Many street signs are printed in Basque only, but some are in both Basque and Spanish. Especially when we first arrived, Basques painted over the Spanish words to leave the Basque, and later, we’d see a new sign. It would then get painted over in the same way.

Our first apartment was in a volatile city. There were street protests and skirmishes. On Thanksgiving Day, tear gas canisters went off underneath our balcony. We quickly learned where to drive to avoid burning tires and torched buses. We also listened when people said there would be trouble and stayed inside on strike days. Even though we’ve witnessed first hand some “interesting” occurrences, only once did we feel personally threatened or in danger. (We were on a street doing our shopping when rubber bullets from the police whizzed by--in the wrong place at the wrong time.)

Thankfully, things have calmed down since those early days.

We love living here and appreciate the beautiful mountains, seashores, and people. When we’re fortunate enough to hear a few words that we recognize strung together, we can even understand a few sentences in Euskera! (Everyone also speaks Spanish. We converse in Spanish, and our church services are in Spanish. Sometimes, you’ll meet up with a person who insists on speaking only in Basque, but usually we can gather enough of what they’re saying to answer intelligently in Spanish.)

The Basque culture has its own flag, food, customs, symbol, costumes, folk dances, musical instruments, folk music, and sports (feats of strength).

They even have their own “Santa Claus” named Olentzero. (He's a legendary charcoal maker, who brings gifts to the children. In our town, on Christmas Eve, Olentzero comes down from the mountain with a donkey laden with gifts. He wears a black beret and the traditional Basque farmer costume.)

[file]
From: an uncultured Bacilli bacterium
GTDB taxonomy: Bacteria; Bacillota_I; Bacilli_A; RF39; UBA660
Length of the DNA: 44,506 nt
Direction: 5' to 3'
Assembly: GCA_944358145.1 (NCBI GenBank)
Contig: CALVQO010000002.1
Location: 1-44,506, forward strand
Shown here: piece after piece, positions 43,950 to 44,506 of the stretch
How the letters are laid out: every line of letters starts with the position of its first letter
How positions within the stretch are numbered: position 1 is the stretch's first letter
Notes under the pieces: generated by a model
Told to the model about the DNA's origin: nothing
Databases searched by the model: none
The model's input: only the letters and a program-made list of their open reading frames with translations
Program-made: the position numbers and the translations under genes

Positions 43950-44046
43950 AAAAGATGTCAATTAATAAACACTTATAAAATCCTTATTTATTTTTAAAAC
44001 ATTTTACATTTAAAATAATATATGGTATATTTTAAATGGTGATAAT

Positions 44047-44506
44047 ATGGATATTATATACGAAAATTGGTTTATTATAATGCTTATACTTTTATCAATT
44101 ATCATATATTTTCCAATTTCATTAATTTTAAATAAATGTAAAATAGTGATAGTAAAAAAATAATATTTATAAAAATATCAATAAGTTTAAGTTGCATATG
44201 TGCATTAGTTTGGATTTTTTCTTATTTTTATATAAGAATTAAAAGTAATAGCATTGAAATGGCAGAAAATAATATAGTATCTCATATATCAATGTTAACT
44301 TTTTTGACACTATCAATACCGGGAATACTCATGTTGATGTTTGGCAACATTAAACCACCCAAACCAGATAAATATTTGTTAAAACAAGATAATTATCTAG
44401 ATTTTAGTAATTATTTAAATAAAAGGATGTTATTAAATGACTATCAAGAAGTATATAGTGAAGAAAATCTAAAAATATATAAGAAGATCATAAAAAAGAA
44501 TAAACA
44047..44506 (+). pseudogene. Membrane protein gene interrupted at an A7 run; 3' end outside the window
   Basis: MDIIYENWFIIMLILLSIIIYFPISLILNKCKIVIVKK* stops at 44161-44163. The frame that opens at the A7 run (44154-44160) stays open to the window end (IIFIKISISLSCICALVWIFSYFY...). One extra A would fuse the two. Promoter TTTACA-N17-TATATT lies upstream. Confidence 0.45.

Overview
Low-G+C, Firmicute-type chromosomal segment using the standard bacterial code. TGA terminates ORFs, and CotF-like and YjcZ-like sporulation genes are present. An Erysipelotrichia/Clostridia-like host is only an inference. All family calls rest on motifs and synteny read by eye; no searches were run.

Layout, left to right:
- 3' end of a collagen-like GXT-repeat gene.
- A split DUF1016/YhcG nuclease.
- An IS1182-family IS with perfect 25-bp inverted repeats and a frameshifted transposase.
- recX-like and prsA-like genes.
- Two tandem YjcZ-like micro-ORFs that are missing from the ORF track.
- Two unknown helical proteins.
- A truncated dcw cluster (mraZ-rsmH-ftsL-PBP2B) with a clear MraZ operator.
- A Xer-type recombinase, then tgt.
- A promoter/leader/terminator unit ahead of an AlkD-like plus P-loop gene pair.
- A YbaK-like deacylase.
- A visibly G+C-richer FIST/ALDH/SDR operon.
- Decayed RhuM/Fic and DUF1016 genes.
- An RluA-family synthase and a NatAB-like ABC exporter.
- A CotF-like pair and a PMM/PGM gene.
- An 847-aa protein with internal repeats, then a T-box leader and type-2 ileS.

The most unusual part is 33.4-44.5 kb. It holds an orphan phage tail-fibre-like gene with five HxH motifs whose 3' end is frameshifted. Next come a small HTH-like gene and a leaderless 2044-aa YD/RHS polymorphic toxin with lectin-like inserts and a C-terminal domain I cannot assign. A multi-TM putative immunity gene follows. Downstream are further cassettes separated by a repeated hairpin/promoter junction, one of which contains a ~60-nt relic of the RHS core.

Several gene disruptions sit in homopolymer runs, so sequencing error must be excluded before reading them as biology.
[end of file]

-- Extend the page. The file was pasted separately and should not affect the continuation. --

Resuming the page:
Why did we move to the Basque Country? To share Jesus and to establish a new church. Our church recently celebrated its twentieth anniversary. We’re a multicultural, multiethnic church, including ethnic Basques.

We love the Basque Country. It’s our home.

For God so loved the world,
that he gave his only begotten Son,
that whosoever believeth in him should not perish,
but have everlasting life.
(John 3:16)

All photos by: anar



  1. I would love to visit southwestern France! I have never been to the Basque region, but I think it would be an interesting place to visit! Thanks for sharing about the lives of the folks there to whom you minister!

    1. Yes, Susan, it's beautiful and interesting. Thank you for your comment. May God bless you!

  2. Interesting! I had always wondered why people from the Basque region always said that instead of just saying they were from Spain - now I understand (I probably heard the distinction in a presentation from your husband at church years ago, but if so I had forgotten).

    1. Oh yes, anyone born here considers himself Basque, not Spanish, even if his passport is Spanish. We sometimes see signs that say in English, "Tourist, you are not in Spain. You are in the Basque Country." We love it, and it's our home. Thank you, Barbara, for your comment. God bless!